Sunday, February 26, 2023

Egyptian Foul Medames/Moudammas

fava beans, foul medemas,  brunch

Considered the national dish of Egypt, foul medemas/moudammas is a popular staple in parts of Africa, Israel, Syria, and Malaysia. This inexpensive local bean, the fava bean, is frequently cooked and seasoned with garlic, cumin, salt, olive oil, and lemon juice. 

Fava Beans, Food, Plate, Presentation
Dry fava beans
Surprisingly to Americans, foul is eaten for breakfast in most of those countries. 

hummus and vegetables

I spend my winters in South Florida in an area that is a melting pot of cultures. In addition to large communities of people from Russia, Venezuela, Brazil, Morocco, and Turkey, there are many Israelis of Sephardic descent (meaning their families originally come from a Middle Eastern or African countries such as Morocco, Syria, Egypt, etc.). 

Food, Arab, Arabic, Tabbouleh, Salad

This morning I was invited to a brunch that featured foul Medames/moudammas as the main course at the home of an Israeli friend. They also served  baba ganooj, quinoa tabouleh, hummus, salads, beets, falafel etc. with the foul- a vegan's delight!


My late mother-in-law, from Egypt, always made her homemade falafel from fava beans! In the US we are more accustomed to falafel that is made from chick peas.

Galil Beans | Foul Moudammas - Fava Beans | 14 oz - Shop Galil
Foul, or better known as fava beans, can be purchased as dried beans or in the cans. You may need to visit a Middle Eastern grocer to find them. The produce store near the bridge in Morrisville, Pa. actually sells them.

If you are lucky enough to have a Middle Eastern grocery store near by, you can purchase the cans and follow this traditional easy recipe. 

Using canned beans is of course a much faster method than using dried beans that require soaking. This could probably be made in the Instant Pot -but I have not tried that method yet!

My husband's family eats foul with pita bread. A gluten-free wrap would work! Actually, I like mine without bread. It's just a bowl of tasty beans.

foul medames, beets,

2 cans of cooked fava beans with the liquid from the can
1 tablespoon of ground cumin seed
3 cloves of pressed fresh garlic or garlic powder (1/2 teaspoon)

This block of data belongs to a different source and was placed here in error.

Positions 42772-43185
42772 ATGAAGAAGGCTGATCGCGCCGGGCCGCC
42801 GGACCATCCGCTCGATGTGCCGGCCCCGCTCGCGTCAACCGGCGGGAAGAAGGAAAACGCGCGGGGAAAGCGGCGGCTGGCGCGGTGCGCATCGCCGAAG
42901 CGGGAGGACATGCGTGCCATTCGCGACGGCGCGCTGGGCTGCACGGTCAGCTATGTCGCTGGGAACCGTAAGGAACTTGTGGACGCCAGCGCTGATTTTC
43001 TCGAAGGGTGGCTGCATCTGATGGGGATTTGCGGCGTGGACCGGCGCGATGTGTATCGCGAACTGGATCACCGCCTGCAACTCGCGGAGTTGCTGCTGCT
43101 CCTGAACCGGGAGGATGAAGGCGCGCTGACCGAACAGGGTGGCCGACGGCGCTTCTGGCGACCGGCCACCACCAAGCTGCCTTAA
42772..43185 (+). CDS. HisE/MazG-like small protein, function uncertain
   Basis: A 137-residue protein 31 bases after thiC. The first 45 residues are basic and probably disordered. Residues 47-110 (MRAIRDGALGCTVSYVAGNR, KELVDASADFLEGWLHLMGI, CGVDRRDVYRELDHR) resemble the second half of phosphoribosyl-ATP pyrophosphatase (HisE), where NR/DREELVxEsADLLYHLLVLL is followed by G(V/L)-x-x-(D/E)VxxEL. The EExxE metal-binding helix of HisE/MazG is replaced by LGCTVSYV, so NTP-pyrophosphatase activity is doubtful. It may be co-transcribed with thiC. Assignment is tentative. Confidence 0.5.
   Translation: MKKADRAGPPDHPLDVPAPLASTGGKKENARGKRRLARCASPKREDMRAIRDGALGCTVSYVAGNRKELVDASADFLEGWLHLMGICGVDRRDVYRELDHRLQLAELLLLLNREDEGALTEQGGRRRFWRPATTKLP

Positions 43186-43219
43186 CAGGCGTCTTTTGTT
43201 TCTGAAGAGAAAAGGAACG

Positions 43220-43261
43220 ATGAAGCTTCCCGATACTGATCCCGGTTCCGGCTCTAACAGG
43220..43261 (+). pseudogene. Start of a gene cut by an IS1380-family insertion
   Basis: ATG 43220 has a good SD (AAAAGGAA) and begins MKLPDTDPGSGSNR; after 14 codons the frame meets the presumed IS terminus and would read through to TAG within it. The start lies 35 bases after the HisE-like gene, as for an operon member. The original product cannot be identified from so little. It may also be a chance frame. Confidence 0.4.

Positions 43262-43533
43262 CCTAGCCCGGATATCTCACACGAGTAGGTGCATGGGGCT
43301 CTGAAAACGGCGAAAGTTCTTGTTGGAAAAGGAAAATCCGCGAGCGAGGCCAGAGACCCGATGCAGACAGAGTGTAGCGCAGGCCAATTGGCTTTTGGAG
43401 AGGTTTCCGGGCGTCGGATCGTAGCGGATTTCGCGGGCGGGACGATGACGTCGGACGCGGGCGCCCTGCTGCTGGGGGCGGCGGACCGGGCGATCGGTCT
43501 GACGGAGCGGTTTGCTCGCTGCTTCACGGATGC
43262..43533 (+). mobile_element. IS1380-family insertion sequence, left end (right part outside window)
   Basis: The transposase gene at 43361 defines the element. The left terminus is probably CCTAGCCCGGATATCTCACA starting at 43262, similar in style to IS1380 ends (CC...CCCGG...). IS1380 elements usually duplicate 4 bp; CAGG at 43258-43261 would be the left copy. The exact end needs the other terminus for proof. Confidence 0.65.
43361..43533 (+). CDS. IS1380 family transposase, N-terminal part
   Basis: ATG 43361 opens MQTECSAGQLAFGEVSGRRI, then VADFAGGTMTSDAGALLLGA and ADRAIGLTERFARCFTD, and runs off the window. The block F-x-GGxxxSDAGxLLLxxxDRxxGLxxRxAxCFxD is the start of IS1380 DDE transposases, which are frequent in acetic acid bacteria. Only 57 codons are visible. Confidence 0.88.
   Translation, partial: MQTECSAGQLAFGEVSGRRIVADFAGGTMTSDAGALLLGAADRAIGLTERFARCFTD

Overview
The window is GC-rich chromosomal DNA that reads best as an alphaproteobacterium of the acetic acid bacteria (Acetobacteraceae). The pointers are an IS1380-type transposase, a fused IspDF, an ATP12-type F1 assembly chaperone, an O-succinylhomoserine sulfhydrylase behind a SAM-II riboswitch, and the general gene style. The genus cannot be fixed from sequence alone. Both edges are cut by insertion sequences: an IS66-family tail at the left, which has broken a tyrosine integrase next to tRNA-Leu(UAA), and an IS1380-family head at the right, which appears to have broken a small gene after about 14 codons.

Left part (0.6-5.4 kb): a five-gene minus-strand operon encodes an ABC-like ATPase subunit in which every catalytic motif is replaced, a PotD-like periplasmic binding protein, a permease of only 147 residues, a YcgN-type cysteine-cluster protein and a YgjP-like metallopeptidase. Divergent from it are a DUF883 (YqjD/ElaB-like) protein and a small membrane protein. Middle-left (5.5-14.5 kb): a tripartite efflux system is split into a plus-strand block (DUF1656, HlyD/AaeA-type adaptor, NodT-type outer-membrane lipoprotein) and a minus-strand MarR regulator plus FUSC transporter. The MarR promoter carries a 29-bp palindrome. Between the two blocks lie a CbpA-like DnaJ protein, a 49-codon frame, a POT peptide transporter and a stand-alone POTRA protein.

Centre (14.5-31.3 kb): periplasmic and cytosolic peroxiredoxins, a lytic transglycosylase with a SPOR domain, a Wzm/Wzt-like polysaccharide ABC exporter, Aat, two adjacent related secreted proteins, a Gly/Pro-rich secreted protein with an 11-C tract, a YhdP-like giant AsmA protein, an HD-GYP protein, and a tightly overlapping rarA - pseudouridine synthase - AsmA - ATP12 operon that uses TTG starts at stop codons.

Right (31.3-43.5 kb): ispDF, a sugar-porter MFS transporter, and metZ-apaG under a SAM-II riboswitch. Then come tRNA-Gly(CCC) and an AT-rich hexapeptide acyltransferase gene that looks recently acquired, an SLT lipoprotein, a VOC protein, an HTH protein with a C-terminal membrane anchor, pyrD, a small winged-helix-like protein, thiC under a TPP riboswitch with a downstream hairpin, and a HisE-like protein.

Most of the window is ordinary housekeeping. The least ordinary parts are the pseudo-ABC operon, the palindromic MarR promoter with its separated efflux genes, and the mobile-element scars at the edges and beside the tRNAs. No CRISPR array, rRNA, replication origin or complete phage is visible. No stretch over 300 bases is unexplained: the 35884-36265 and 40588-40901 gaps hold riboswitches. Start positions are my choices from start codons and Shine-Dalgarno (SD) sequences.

Salt and cracked pepper
Toppings: sliced green onion, chopped tomato, lemon juice and chopped cilantro

Pour the fava beans and liquid into a sauce pan. Add the garlic and the cumin and stir. Bring to a boil, reduce to a simmer and simmer for 2 hours, covering the pot the last 1/2 hour. When the beans are soft, add salt and cracked black pepper to taste. (Add a tablespoon of olive oil if desire- I do not) . Pour into a serving bowl and eat with green onion, chopped tomato, lemon juice and chopped cilantro if desired. (Some people eat it with chopped hard boiled eggs as well but being vegan, we do not.)

My Notes: 
1. It is difficult to know the exact spelling of a word that is translated from another language. It goes by many different spellings. 

2. My husband said that cooked foul was a popular street food in Egypt when he was young (1950's) and that it was very inexpensive and eaten by the poor people. Actually, foul is full of iron, protein and fiber making it a very healthy food!


  1. What liquid are the beans in?
    from Tandy I Lavender and Lime

  2. What a wonderful brunch! It's lovely that you've made so many friends at your home away from home. I particularly like the picture of the "mountain" of green, red, and white. 💚💖🤍

  3. I love creamy beans, but my tummy can't handle them at all..unfortunately :-/

  4. Sounds like an interesting community that you've found in Florida! This Egyptian dish sounds very alluring.

  5. This looks like my favorite kind of food -- such a great mix of flavors and textures, and lots of variety that keeps people trying a little bit of this, a little bit of that. Makes for lingering at the table, and great conversations, too!

  6. Just like beans in the old rural south of the US where beans and cornbread feed the poor, this sound wonderful to me! Thanks for sharing - I feel like I took a little excursion.

  7. How interesting! I know zero about the cuisine in these cultures, when you said they eat foul for breakfast, I thought you meant poultry 😂 Thanks for the insight into these foods~

  8. Oh wow... this looks absolutely fantastic! And I love how easy it is to make, too!

  9. That is one thing I miss about living in Florida is all of the different cultures and the amazing food. I will be trying this as it sounds like something I would really love.

  10. I will be making this, thank you for the recipe!


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